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How to protect the vegetable garden and fruit trees from birds?

How to protect the vegetable garden and fruit trees from birds?

Some birds are particularly attracted to vegetable plants where the fruit trees so much so that gardeners are forced to find solutions to scare them away in order to save their crops. This is understandable, of course, but all the same you should not do anything just because many birds are very useful in the garden that they rid of pests. So let’s see what are the best ways to protect your vegetable garden and fruit trees against birds, but always in a peaceful manner.

Plant a shrub hedge to protect the vegetable patch and orchard from birds

Birds are very greedy for berries of all kinds and are fond of living hedges. These offer them food while allowing them to shelter their nests. Attracted by these plants, they tend not to rush on fruit trees or the vegetable garden with so much vigor.

This allows the gardener to preserve his fruits, seeds and vegetables without actually driving the birds out of the garden because let’s face it, no longer hearing their melodious song would be a real shame. And let’s not forget that birds rid us of thousands of insects and other unwanted critters. We therefore have every interest in attracting them and finding solutions to protect our crops. Here are some shrubs to focus on.

The Rowan Tree (Sorbus aucuparia)

It is also called Mountain ash. In any case, here is one that lives up to its name. Birds love it because it provides them with orange-red berries, rowanberries, which they feed on in winter. Thrushes are the most greedy birds of rowan.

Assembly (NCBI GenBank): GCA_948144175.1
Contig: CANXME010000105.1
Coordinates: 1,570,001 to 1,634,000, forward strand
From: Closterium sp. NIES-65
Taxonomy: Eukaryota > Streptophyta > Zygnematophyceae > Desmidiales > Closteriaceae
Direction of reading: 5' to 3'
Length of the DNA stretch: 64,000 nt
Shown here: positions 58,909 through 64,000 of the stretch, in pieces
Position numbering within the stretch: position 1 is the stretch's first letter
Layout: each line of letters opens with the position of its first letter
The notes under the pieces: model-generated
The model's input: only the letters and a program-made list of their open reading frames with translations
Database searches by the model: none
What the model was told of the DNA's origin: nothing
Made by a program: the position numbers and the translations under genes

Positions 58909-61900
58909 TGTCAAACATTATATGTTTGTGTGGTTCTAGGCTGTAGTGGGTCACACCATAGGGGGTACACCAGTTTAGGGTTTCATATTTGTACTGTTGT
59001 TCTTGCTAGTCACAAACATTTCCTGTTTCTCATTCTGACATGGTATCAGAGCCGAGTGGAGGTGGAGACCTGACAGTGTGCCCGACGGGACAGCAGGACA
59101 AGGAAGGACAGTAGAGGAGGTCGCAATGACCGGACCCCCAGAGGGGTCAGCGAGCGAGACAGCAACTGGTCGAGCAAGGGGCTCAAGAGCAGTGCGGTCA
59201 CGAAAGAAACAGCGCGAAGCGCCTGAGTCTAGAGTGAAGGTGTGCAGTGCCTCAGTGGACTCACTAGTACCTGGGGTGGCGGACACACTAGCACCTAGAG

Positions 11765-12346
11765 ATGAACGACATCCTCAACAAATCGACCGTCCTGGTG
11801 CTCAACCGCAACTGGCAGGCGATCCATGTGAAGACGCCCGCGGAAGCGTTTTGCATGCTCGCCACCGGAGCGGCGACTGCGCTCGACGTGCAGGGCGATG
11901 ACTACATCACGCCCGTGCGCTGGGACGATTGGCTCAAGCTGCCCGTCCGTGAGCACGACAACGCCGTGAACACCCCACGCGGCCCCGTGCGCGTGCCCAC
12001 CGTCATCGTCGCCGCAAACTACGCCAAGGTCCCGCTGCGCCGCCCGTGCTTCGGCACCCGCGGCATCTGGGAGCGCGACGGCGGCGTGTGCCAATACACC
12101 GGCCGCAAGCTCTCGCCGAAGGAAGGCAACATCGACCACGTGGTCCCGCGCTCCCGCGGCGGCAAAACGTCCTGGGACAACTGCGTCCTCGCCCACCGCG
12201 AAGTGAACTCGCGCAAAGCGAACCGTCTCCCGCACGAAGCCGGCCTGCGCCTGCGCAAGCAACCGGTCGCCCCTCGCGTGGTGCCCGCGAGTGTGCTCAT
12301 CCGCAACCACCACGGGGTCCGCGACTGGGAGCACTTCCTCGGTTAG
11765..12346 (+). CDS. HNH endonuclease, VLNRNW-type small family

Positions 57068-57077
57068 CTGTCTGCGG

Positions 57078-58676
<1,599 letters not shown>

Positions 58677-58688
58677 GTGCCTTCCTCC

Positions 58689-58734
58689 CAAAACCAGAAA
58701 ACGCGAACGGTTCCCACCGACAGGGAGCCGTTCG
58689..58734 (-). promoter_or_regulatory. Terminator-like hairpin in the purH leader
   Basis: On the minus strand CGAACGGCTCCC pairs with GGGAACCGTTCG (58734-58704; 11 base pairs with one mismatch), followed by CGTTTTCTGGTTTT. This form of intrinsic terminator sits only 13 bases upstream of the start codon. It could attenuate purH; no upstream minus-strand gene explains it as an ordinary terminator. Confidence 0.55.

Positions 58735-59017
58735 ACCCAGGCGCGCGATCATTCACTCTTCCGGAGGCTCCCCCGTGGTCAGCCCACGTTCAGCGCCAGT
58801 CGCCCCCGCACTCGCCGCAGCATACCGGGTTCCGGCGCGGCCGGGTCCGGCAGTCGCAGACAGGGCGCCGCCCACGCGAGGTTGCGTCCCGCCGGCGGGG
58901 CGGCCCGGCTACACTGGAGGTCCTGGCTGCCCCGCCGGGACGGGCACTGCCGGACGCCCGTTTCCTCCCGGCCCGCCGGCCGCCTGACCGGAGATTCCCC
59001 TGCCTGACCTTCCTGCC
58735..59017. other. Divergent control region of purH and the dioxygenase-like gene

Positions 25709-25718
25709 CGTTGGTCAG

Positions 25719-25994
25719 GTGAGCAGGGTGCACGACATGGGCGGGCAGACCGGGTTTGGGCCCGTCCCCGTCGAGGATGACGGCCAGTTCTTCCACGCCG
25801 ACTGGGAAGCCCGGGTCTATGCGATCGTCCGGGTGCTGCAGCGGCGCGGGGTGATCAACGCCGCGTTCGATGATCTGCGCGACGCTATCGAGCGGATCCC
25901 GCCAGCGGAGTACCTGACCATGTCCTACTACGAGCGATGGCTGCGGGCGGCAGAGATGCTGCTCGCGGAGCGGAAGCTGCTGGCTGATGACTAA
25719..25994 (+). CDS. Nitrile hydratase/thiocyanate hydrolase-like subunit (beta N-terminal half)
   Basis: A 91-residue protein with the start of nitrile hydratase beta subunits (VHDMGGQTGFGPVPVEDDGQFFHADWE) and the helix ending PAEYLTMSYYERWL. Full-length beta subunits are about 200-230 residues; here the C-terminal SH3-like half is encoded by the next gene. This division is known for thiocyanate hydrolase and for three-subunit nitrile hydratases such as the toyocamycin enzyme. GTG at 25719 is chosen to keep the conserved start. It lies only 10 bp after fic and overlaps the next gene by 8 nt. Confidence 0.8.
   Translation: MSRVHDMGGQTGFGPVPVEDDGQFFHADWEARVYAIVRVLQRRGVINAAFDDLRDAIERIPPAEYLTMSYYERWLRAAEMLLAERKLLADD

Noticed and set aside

Smooth Hawthorn (Crataegus laevigata)

It is sometimes found under the name ofThorny hawthorn and evenTwo-style hawthorn. In addition to dispersing its seed in nature, thus allowing this shrub to multiply, also delight in its cenelles, small fruits similar to red peas. This leaves a little respite with strawberries and other delicious products from the vegetable garden.

The viburnum tin (Viburnum tinus)

This ornamental shrub is also called Laurentin and Laurier-tin. It has evergreen foliage and blooms dramatically in late winter. In June, it is covered with drupes, small bluish-black fruits. The many insects that take shelter in the foliage of this shrub make excellent food for birds. Suddenly, the latter abandon a little the fruit trees of the orchard and the seeds of the garden. Note that if we want to move away the Grosbeak kernel breaker of the vegetable garden, the Viorne-tin is ideal because it is the favorite shrub of this sparrow of the family of Fringillidae.

Holly (Ilex aquifolium)

Its evergreen foliage is an excellent shelter for kinglets in particular, but also the blackbirds and the thrushes who are very fond of drupes, small fruits of a beautiful bright red. These birds like to settle in the Holly. They protect themselves from bad weather but also against predators thanks to the thorn leaves representing a real impassable rampart by cats, dogs and raptors.

The black elderberry (Sambucus nigra)

Also called Big Elder, this deciduous shrub blooms in summer and provides clusters of purplish-black berries to birds during the winter season. It is also a great year-round shelter for passerines and others. It can be noted that nearly sixty species of birds appreciate the Black Elder above all else.